Sets the masks used to control writing into the indicated buffers. The mask set by glIndexMask() applies only in color-index mode. If a 1 appears in mask, the corresponding bit in the color-index buffer is written; where a 0 appears, the bit isn't written. Similarly, glColorMask() affects drawing in RGBA mode only. The red, green, blue, and alpha values control whether the corresponding component is written. (GL_TRUE means it is written.) If flag is GL_TRUE for glDepthMask(), the depth buffer is enabled for writing; otherwise, it's disabled. The mask for glStencilMask() is used for stencil data in the same way as the mask is used for color-index data in glIndexMask(). The default values of all the GLboolean masks are GL_TRUE, and the default values for the two

GLuint masks are all 1's.

You can do plenty of tricks with color masking in color-index mode. For example, you can use each bit

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in the index as a different layer and set up interactions between arbitrary layers with appropriate settings of the color map. You can create overlays and underlays, and do so-called color-map animations. (See Chapter 14 for examples of using color masking.) Masking in RGBA mode is useful less often, but you can use it for loading separate image files into the red, green, and blue bitplanes, for example.

You've seen one use for disabling the depth buffer in "Three-Dimensional Blending with the Depth Buffer" in Chapter 6. Disabling the depth buffer for writing can also be useful if a common background is desired for a series of frames, and you want to add some features that may be obscured by parts of the background. For example, suppose your background is a forest, and you would like to draw repeated frames with the same trees, but with objects moving among them. After the trees are drawn with their depths recorded in the depth buffer, then the image of the trees is saved, and the new items are drawn with the depth buffer disabled for writing. As long as the new items don't overlap each other, the picture is correct. To draw the next frame, restore the image of the trees and continue. You don't need to restore the values in the depth buffer. This trick is most useful if the background is extremely complex - so complex that it's much faster just to recopy the image into the color buffer than to recompute it from the geometry.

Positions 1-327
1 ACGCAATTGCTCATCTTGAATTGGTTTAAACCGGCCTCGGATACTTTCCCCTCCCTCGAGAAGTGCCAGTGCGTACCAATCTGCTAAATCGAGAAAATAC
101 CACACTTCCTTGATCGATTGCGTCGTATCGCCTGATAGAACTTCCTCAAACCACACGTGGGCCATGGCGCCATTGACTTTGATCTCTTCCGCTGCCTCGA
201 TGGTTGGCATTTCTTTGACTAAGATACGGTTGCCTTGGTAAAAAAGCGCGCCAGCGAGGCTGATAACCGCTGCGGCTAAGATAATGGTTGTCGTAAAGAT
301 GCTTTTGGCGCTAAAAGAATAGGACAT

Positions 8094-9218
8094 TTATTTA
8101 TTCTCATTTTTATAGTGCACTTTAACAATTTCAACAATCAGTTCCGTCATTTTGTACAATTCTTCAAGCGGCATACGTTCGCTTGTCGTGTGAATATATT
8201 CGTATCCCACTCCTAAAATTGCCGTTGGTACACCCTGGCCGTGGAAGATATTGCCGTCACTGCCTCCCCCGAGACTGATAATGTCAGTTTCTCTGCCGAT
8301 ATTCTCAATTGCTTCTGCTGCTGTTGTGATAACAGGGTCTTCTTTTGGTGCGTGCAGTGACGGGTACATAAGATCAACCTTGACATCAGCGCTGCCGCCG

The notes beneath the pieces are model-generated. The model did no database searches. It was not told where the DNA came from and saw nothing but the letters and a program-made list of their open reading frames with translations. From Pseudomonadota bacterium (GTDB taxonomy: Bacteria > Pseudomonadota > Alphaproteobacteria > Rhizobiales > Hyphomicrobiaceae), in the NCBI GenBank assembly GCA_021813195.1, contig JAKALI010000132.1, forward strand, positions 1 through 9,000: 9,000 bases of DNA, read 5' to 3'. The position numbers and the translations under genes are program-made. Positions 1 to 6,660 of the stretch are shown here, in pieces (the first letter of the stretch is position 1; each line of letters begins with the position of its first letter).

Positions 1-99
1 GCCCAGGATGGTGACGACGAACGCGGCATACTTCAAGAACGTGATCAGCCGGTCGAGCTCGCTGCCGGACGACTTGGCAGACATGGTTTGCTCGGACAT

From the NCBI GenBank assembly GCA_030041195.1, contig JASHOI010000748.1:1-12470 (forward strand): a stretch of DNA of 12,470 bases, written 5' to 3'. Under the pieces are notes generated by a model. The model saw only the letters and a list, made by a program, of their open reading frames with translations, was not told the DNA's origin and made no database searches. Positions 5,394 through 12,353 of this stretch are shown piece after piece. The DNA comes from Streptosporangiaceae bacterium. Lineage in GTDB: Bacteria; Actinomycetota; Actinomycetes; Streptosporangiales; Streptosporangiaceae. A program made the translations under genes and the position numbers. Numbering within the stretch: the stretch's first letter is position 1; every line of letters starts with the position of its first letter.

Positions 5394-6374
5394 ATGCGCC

Masking the stencil buffer can allow you to use a multiple-bit stencil buffer to hold multiple stencils (one per bit). You might use this technique to perform capping as explained in "Stencil Test" or to implement the Game of Life as described in "Life in the Stencil Buffer" in Chapter 14.

Note: The mask specified by glStencilMask() controls which stencil bitplanes are written. This mask isn't related to the mask that's specified as the third parameter of glStencilFunc(), which specifies which bitplanes are considered by the stencil function.

Testing and Operating on Fragments

When you draw geometry, text, or images on the screen, OpenGL performs several calculations to rotate, translate, scale, determine the lighting, project the object(s) into perspective, figure out which pixels in the window are affected, and determine what colors those pixels should be drawn. Many of the earlier chapters in this book give some information about how to control these operations. After OpenGL determines that an individual fragment should be generated and what its color should be, several processing stages remain that control how and whether the fragment is drawn as a pixel into the framebuffer. For example, if it's outside a rectangular region or if it's farther from the viewpoint than the pixel that's already in the framebuffer, it isn't drawn. In another stage, the fragment's color is blended with the color of the pixel already in the framebuffer.